Governance and inter-agency co-ordination: the new text explicitly requires donor countries to regularly monitor, evaluate and communicate the outcomes of their food assistance programmes. This reflects the increasing emphasis placed by donors themselves on transparency and accountability in development and humanitarian programming, as set out in the OECD’s Paris Declaration on Aid Effectiveness 2005 and Accra Agenda for Action 2008. Such openness is to be welcomed, as are the indications that the Food Assistance Committee will act in a more inclusive and transparent manner, for example by including recipient countries and civil society organisations in their discussions and meetings. It would be hard for donor countries to press recipient countries to act in an open, transparent and accountable manner, and to promote these principles as a basis for aid effectiveness, without acting in the same manner themselves. However, it remains to be seen what level of engagement and input is actively sought by the new Food Assistance Committee from middle income donors, recipient countries and non-governmental organisations. Therefore organisations within donor countries will need to monitor the stances taken by the national authorities, for example Irish Aid and the Department of Agriculture here in Ireland, to promote compliance with the new commitments. Furthermore, as noted by the International Federation of Red Cross and Red Crescent Societies, it is not clear how the FAC 2012 will interact with existing food security structures, for example the UN High-Level Task Force on the Global Food Security Crisis, the Committee on World Food Security and the global Food Security Cluster.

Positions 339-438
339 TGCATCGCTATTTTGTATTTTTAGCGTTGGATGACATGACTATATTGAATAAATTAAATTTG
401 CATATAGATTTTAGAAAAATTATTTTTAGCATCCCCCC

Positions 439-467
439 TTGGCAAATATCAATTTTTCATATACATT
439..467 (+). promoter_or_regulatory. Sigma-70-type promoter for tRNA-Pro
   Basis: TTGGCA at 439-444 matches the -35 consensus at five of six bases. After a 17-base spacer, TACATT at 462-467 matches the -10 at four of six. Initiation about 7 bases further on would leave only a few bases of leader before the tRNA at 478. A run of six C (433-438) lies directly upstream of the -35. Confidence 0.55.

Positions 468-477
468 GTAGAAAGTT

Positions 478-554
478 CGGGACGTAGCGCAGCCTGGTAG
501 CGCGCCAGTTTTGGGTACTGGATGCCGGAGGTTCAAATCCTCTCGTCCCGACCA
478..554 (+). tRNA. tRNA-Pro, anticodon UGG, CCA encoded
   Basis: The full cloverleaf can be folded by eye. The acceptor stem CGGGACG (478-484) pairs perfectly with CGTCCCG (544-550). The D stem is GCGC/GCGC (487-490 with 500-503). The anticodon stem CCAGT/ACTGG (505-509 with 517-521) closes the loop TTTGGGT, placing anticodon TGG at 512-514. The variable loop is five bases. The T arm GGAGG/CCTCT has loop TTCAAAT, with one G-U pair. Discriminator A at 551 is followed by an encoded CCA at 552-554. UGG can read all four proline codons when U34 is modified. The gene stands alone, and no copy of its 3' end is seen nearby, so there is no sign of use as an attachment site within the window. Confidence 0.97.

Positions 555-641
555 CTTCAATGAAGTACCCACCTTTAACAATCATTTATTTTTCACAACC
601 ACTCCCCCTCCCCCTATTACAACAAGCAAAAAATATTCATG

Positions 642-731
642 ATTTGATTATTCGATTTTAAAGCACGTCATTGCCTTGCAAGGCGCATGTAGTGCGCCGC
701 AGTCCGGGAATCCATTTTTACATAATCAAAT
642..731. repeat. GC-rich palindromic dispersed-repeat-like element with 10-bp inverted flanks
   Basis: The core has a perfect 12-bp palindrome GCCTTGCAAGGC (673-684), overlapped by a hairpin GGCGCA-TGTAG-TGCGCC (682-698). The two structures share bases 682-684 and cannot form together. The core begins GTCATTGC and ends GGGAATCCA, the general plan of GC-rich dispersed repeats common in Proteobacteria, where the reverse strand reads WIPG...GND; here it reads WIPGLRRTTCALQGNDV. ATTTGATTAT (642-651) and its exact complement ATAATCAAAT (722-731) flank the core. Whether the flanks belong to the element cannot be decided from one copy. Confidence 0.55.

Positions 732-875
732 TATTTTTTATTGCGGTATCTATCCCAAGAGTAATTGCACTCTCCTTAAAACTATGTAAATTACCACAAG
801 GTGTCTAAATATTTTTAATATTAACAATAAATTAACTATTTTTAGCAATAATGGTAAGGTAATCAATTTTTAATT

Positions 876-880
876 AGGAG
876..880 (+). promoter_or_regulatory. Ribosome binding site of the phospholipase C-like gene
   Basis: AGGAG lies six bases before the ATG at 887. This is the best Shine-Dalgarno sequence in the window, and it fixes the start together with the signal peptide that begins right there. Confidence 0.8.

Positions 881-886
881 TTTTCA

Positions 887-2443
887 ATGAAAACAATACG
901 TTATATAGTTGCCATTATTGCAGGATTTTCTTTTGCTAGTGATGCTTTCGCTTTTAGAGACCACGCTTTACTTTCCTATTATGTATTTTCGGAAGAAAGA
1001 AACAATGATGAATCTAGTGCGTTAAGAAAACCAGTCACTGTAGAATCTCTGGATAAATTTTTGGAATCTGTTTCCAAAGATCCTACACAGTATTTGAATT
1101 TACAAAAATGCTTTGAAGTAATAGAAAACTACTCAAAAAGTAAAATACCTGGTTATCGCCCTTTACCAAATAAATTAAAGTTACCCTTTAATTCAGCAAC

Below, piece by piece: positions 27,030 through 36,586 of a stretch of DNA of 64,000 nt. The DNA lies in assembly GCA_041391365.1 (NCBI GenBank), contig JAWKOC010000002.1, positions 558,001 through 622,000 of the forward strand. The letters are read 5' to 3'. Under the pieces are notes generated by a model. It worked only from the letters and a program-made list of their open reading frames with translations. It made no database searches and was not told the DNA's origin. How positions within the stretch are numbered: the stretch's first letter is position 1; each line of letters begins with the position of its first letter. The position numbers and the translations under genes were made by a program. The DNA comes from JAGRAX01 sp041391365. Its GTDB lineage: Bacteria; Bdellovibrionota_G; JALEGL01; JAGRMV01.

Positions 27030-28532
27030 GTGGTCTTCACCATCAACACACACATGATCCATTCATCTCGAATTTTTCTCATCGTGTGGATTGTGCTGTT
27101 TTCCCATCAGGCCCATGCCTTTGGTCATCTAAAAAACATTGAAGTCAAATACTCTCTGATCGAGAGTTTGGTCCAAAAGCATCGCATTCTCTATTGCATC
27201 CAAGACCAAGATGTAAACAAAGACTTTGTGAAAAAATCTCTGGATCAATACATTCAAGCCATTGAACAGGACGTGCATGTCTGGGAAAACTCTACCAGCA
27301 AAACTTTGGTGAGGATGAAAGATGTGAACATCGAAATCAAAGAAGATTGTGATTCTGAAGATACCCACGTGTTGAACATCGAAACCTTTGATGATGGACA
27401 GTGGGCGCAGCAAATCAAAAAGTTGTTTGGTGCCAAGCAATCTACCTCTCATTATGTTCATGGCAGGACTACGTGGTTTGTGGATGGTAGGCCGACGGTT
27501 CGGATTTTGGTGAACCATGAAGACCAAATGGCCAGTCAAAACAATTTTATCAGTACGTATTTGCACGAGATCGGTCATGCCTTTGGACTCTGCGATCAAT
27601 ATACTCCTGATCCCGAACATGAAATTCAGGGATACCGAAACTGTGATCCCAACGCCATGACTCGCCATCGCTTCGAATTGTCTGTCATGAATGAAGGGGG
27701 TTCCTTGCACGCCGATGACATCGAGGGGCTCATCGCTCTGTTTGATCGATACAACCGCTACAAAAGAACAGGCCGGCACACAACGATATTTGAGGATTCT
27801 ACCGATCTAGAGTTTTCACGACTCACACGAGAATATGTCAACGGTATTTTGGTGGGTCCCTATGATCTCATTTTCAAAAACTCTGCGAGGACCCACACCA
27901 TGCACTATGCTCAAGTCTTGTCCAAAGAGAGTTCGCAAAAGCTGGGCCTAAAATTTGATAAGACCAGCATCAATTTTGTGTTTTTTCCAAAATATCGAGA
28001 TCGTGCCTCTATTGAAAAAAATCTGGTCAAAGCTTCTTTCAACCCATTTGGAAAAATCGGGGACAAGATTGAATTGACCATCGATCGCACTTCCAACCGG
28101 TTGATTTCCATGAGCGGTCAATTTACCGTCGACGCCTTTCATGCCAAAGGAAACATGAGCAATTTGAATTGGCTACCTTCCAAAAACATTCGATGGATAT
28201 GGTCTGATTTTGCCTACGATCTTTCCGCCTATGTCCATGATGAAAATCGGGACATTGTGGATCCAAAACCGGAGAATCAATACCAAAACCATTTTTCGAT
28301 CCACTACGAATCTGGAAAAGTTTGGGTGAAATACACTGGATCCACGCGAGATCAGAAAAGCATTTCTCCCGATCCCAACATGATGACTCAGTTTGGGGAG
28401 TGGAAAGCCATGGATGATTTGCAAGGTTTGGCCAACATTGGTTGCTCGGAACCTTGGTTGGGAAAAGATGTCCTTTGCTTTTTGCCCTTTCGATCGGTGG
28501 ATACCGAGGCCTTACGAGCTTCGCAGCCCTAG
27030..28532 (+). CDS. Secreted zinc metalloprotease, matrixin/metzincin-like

Considering that the FAC 2012 is a legal framework for the provision of humanitarian food assistance to populations facing major food insecurity, it is notable how many aspects of the FAC 1999 have been improved. Overall, the FAC 2012 has created a more supportive structure for promoting best practice in food and nutritional interventions by donor countries. While the Overseas Development Institute has questioned whether the new convention will lead to any changes in the attitude of large donors, such as the USA, this has been countered by Professor Jennifer Clapp and C. Stuart Clark, who argue that the FAC 2012 plays a fundamental role for middle sized donor countries, such as Canada, Switzerland and Norway. Perhaps of most interest is the clear acknowledgement of the right to food set out in the preamble to the new Convention. By bringing the operation and governance of the Food Assistance Convention 2012 into the public sphere and by clearly recognising the right to food, donor countries have signalled that they wish to take their humanitarian commitments seriously. It is now incumbent upon the rest of us to build on the re-commitment of donor countries to ensuring sufficient assistance is provided to those facing severe food and nutritional insecurity. This requires the signature and accession of the FAC 2012 by as wide a range of countries as possible, and for us to hold donor countries to their word.

Call for Papers: 6th Annual CCJHR Postgraduate Conference, 26th April 2012

The Centre for Criminal Justice and Human Rights (CCHJR) at University College Cork is pleased to announce that the 6th Annual Postgraduate Conference will take place on Thursday, 26th April 2012. The conference is aimed at postgraduate researchers working in the areas of criminal law, criminal justice and human rights.

The theme for this year’s event is “Transformation and Reform: Structures and Mechanisms for Rights-Based Protections”. The aim is to examine the implications for individuals and rights-based protections that arise from recent proposals for major reforms at the national, European and international level, including proposals for changes to the Irish legal profession and potential constitutional amendments, reforms of the treaties and structures of the European Union, and the UN Treaty Body Reform process. This theme is intended to encourage debate and reflection on the challenging question of ensuring the protection of fundamental rights during periods of change and crisis.